E-Alert Case Updates
U.S. District Court Examines The Delaware Dealer Statute, 6 Del. C. §§ 2720 et seq.
Southern Track and Pump, Inc. v. Terex Corp.
Southern Track and Pump, Inc. v. Terex Corp. involves a dispute over the scope of proceedings on remand in the United States District Court for the District of Delaware (“the District Court”). In considering the Motion for Remand, the Third Circuit Court of Appeals (“the Third Circuit”) determined that the District Court’s prior judgment had misinterpreted the Delaware Dealer Statute, 6 Del. C. §§ 2720 et seq. and that all of the issues decided in the District Court's earlier order should be reopened.
By way of factual background, Plaintiff Southern Track and Pump, Inc. ("STP") and Defendant Terex Corporation ("Terex") entered into a distribution contract in April 2007. Under the contract, STP agreed to purchase and distribute Terex's equipment. Pursuant to this contract, STP purchased approximately $4 million worth of parts and equipment from Terex. In May 2008, STP sent a letter to Terex terminating the parties' distribution agreement and notifying Terex of its intent to return to Terex all remaining inventory. Terex, however, refused to repurchase the inventory from STP.
On July 23, 2008, STP filed suit against Terex in the U.S. District Court for the District of Delaware alleging that Terex violated the Delaware Dealer Statute, 6 Del. C. §§ 2720 et seq. ("Dealer Statute") by failing to repurchase the inventory from STP. The parties disagreed as to whether the Dealer Statute required Terex to repurchase all of the equipment it had sold to STP, or only the equipment that was "new, unused, and undamaged."
On March 28, 2012, the District Court entered summary judgment for STP, concluding that the Dealer Statute required Terex to repurchase all of the equipment, not just the equipment that was new, unused, and undamaged, and that Terex violated the statute by refusing to repurchase all of the equipment.
Terex appealed to the Third Circuit Court of Appeals. On December 18, 2014, following briefing and oral argument, the Third Circuit certified the issue to the Delaware Supreme Court. Specifically, the Third Circuit inquired of the Delaware Supreme Court: "Does a supplier's repurchase obligation under § 2723(a) of the Dealer Statute extend to used inventory or is it limited to 'new, unused, undamaged, and complete inventory' under § 2723(b )?" In its Certification Order, the Third Circuit acknowledged that “§ 2723(a) of the Dealer Statute can be read in one of two ways, each of which has its problems.”
On June 15, 2015, the Delaware Supreme Court issued an opinion on the certified question, holding that a supplier's obligation under the Dealer Statute was limited to new, unused, undamaged, and complete inventory. On June 30, 2015, the Third Circuit adopted the conclusion of the Delaware Supreme Court and remanded the case to the District Court, providing:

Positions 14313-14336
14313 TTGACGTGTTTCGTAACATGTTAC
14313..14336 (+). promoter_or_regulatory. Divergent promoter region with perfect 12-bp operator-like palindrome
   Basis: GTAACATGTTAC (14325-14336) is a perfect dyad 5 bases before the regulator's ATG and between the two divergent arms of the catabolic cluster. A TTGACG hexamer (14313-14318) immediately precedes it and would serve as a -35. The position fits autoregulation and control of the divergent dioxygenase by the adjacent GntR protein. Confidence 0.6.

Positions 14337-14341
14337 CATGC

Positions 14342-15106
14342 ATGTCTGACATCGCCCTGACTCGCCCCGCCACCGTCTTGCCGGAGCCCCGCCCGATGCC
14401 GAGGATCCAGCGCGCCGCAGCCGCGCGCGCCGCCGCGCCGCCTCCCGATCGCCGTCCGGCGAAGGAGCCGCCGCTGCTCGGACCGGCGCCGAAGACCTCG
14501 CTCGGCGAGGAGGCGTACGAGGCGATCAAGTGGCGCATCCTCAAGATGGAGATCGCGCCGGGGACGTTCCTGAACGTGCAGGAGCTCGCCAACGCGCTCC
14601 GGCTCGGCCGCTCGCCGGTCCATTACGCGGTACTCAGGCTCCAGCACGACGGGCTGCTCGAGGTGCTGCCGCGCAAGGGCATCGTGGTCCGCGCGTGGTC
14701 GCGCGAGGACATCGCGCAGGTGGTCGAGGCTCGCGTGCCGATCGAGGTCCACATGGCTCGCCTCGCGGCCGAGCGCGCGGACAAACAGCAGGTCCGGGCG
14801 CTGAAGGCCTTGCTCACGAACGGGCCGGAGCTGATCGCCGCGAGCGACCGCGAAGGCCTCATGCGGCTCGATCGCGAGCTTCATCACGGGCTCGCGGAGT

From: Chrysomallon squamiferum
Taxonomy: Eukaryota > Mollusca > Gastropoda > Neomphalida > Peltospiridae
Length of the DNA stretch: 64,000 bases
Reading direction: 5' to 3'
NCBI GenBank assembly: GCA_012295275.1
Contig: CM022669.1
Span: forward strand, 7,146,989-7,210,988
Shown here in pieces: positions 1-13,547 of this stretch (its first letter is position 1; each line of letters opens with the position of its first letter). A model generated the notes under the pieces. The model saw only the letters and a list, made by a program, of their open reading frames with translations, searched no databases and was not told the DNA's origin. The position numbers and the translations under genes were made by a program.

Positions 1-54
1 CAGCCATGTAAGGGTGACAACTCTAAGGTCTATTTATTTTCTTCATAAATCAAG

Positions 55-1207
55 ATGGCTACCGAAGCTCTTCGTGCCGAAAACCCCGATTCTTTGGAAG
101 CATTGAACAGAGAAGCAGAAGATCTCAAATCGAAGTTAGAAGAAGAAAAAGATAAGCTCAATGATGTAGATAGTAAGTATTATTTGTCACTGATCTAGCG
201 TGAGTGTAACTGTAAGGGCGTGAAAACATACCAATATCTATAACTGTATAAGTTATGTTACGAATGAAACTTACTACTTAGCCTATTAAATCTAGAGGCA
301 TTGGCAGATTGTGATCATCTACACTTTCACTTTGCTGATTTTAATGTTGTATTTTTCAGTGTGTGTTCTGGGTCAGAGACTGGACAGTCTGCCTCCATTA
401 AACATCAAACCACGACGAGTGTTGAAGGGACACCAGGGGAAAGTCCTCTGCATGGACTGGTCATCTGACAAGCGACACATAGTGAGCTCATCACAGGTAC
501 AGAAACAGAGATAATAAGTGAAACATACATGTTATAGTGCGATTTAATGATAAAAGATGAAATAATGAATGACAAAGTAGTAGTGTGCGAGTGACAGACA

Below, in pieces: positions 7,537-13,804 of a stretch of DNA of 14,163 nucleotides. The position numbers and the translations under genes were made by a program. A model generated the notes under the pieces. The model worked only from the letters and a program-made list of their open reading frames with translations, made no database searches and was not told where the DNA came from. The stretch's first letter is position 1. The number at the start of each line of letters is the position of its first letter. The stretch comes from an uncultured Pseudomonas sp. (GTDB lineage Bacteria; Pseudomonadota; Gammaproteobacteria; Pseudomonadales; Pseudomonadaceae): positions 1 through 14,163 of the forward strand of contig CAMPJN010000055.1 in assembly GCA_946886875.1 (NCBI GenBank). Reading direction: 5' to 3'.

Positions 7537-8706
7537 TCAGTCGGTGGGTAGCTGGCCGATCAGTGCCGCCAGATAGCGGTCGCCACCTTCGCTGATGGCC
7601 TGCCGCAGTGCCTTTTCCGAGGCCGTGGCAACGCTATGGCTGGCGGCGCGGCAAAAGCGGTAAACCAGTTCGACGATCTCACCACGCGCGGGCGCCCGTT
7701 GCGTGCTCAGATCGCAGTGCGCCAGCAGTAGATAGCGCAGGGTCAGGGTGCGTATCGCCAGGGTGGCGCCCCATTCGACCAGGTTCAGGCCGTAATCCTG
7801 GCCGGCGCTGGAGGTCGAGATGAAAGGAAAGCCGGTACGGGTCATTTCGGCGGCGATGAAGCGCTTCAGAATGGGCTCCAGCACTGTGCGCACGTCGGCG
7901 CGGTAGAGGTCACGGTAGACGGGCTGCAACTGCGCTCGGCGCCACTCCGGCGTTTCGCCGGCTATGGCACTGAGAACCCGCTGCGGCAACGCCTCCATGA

On July 28, 2015, the District Court ordered the parties to provide a joint status report. The parties did so on September 4, 2015, however, the parties had “vastly different interpretations of the proper scope of the proceedings that should be held on remand.” Accordingly, the District Court ordered the parties to submit briefing on their competing proposals.
In its briefing, STP argued that the Third Circuit reversed the District Court only with respect to a single issue of law and that, as a result, the District Court did not need to "revisit its determination that Terex was liable for its refusal to repurchase 'new' inventory." STP contended that the District Court should conduct fact finding only to the extent necessary to determine an appropriate amount of damages.
Terex, however, argued that the Third Circuit's mandate should be construed broadly. Under Terex's reading, the Third Circuit's decision reversed the District Court's judgment in its entirety and, thus, reopened each of the issues decided in the District Court's earlier order. On October 9, 2015, the District Court conducted a teleconference to further discuss the parties' disputes and proposals.
After reviewing the Third Circuit's mandate, the Delaware Supreme Court's opinion, and the parties' briefing and statements, the District Court concluded that the letter and spirit of the Third Circuit's mandate was more consistent with Terex's position than with STP's. Accordingly, the District Court adopted Terex's proposal for how the case should proceed.
Although the Third Circuit's reversal was predicated on a single issue of law, the scope of Terex's repurchase obligations under the Dealer Statute, the District Court reasoned that its prior misinterpretation of the Dealer Statute necessarily impacted other issues that it had decided. The District Court explained that it “did not issue its findings in a vacuum,” and "the decision of the Third Circuit and the opinion of the Delaware Supreme Court necessarily changed the lens through which the facts of this case must be viewed."
Thus, the District Court concluded that all of the issues decided in the District Court's earlier order were reopened on remand.
|©2008 Maryland Defense Counsel, Inc. All Rights Reserved.|